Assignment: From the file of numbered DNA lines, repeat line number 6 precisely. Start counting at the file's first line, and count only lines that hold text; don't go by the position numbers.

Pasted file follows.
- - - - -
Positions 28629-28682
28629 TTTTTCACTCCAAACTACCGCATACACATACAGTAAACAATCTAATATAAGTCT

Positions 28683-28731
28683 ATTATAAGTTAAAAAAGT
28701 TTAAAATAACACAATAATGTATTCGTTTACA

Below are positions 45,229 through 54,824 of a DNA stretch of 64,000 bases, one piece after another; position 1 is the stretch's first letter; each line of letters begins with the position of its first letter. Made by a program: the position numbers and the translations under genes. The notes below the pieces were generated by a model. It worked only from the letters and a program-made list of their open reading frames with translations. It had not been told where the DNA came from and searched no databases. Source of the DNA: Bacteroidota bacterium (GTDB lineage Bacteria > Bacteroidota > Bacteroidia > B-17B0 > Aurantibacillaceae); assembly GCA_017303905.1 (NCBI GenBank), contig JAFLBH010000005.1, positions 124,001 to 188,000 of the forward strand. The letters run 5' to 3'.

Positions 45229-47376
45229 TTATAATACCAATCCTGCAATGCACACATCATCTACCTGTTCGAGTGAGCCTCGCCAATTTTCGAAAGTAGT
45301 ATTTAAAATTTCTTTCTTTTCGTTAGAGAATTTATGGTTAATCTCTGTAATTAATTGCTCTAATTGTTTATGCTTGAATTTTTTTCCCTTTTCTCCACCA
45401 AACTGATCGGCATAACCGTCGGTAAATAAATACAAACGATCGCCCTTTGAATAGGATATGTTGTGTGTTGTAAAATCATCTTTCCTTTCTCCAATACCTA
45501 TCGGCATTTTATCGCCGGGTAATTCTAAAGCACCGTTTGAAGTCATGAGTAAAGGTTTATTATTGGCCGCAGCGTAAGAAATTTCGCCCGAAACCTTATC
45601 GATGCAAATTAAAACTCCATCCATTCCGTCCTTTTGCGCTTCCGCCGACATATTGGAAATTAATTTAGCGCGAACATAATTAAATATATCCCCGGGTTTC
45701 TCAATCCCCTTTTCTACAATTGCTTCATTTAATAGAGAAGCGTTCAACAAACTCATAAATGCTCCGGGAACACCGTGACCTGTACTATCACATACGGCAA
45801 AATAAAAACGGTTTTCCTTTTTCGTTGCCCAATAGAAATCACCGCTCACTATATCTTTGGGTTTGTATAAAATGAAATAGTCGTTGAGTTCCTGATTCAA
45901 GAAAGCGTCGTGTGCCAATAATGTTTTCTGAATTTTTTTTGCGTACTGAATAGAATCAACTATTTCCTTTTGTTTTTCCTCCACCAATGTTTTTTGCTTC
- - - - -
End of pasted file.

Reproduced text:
Below are positions 45,229 through 54,824 of a DNA stretch of 64,000 bases, one piece after another; position 1 is the stretch's first letter; each line of letters begins with the position of its first letter. Made by a program: the position numbers and the translations under genes. The notes below the pieces were generated by a model. It worked only from the letters and a program-made list of their open reading frames with translations. It had not been told where the DNA came from and searched no databases. Source of the DNA: Bacteroidota bacterium (GTDB lineage Bacteria > Bacteroidota > Bacteroidia > B-17B0 > Aurantibacillaceae); assembly GCA_017303905.1 (NCBI GenBank), contig JAFLBH010000005.1, positions 124,001 to 188,000 of the forward strand. The letters run 5' to 3'.